Ellen Boggs is a second year graduate student from Yorktown, Virginia. She received her undergraduate degree in History at Virginia Tech, with a minor in Appalachian Studies. Her research interests include public history and the representation of Appalachia, particularly through cultural performance (festivals, carnivals, gatherings) and media (music, television, movies, etc.). After graduate school, Ellen hopes to put her public history certificate to use by working in a museum or a national/state park.
Katelyn Brown is a second year graduate student from Valrico, Florida. She received her undergraduate degrees in Economics and American Studies from Christopher Newport University before deciding to pursue her love of history. Her research interests focus on the relationship between visual culture and identity in the American Civil War. Following graduation from Virginia Tech, Katelyn hopes to pursue a career in museum education.
Emily Harmon is a second year graduate student originally from the Charlotte, North Carolina, area. She graduated from Erskine College, a small liberal arts college in South Carolina, in 2012 with degrees in Political Science and English. Her research interests include urban history and women’s role in city planning at the turn of the twentieth century.
Heather Ryan is a second year history MA student from the best state in the Union: New York. She majored in history and minored in French and English at the State University of New York at New Paltz. Her interests include public history, social history, space history, and food history. In her spare time (ha!) she likes to bake, watch irreverent comedies, read for fun, and kayak.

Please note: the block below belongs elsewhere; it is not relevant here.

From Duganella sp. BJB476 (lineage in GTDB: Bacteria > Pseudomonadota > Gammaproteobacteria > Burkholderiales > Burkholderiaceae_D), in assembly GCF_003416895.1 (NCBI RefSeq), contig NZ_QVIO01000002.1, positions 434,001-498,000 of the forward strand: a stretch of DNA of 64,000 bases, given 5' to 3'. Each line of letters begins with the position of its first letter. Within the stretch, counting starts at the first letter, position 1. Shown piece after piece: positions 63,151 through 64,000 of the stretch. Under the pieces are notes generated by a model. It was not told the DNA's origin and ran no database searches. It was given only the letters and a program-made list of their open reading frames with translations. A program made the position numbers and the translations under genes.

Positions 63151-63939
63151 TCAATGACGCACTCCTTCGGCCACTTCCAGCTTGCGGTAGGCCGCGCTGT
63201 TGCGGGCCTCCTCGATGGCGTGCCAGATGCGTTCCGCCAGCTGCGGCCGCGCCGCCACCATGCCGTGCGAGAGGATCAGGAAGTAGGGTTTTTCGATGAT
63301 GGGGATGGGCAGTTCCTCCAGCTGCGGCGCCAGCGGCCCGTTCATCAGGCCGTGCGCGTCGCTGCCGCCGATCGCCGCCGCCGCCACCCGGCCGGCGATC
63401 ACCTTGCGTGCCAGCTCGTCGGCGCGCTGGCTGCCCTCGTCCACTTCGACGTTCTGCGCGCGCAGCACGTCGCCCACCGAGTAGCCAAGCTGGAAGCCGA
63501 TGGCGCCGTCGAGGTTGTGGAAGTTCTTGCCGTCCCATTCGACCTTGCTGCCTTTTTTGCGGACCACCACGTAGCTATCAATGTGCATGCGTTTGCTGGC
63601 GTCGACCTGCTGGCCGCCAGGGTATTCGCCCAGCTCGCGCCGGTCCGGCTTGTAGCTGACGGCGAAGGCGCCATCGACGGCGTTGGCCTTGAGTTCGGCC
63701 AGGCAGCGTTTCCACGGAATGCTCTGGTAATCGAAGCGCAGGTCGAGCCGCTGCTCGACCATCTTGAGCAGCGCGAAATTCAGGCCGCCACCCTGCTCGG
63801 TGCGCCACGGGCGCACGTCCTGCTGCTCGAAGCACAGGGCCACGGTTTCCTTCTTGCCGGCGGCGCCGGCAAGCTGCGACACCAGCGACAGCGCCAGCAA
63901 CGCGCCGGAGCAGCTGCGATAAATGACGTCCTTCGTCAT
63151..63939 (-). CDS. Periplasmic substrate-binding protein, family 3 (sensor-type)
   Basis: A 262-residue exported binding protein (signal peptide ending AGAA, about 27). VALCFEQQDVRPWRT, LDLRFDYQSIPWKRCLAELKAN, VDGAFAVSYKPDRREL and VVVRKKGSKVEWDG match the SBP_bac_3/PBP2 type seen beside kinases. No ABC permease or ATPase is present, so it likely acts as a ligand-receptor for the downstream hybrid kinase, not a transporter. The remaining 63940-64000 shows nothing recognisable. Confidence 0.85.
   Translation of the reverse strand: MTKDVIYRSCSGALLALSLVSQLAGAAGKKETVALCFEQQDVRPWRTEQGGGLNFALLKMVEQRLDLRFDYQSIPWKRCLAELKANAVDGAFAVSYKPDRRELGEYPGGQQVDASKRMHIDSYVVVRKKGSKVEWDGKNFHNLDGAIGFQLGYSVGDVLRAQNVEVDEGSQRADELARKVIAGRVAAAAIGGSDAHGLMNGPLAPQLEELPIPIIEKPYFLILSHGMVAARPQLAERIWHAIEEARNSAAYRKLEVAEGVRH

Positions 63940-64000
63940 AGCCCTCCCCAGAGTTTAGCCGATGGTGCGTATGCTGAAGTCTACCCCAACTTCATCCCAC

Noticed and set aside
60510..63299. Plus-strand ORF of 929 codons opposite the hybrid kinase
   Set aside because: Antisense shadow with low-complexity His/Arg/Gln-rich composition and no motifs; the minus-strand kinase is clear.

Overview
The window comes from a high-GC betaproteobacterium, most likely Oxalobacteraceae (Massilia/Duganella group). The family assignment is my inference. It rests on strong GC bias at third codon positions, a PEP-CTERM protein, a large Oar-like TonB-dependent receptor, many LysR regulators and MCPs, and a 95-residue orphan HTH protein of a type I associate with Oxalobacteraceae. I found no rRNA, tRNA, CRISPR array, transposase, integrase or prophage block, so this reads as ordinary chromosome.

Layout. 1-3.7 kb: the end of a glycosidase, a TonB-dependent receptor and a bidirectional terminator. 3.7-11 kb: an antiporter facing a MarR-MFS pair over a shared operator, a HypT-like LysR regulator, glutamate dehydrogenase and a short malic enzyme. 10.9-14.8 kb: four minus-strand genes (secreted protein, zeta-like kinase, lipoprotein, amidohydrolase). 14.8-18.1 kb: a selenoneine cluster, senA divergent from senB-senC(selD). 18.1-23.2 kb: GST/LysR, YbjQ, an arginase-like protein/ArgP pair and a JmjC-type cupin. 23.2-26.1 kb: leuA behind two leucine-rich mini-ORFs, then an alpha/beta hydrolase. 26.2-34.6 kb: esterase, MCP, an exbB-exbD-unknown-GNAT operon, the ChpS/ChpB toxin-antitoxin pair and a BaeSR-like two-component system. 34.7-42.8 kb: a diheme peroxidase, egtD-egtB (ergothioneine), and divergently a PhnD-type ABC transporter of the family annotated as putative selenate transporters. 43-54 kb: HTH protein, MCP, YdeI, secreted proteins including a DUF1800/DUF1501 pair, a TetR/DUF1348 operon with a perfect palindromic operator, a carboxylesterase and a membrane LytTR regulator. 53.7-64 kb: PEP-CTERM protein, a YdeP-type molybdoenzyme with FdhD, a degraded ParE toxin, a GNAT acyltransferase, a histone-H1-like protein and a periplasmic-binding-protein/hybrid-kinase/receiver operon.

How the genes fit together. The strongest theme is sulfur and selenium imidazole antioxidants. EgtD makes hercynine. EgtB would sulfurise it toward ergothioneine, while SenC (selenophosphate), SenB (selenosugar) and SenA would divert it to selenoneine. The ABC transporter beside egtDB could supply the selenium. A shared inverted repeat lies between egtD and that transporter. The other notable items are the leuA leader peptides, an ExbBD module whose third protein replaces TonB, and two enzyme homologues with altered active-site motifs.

Grace Hemmingson is a second year history MA student. Originally from Vienna, VA, Grace grew up with a deep love for history that stemmed from trips to the multitude of Civil War battlefields in the Northern Virginia region. While attending Virginia Tech as an undergrad, she had the good fortune of being selected for a unique research seminar whose focus was creating a database of all Virginians who had died of tuberculosis from 1870-1920. She was instantly drawn into the strange cultural practices and superstitions which surrounded the disease, as well as the seemingly anti-scientific methods used by physicians during that time frame. She also developed a love for museum work through her internship at Smithfield Plantation as an undergrad. Grace chose to come back to Virginia Tech in order to continue her education as a historian and to earn a certificate in public history. She hopes to spread her love for the history of infectious diseases to the public and increase awareness for the history of medicine as a field.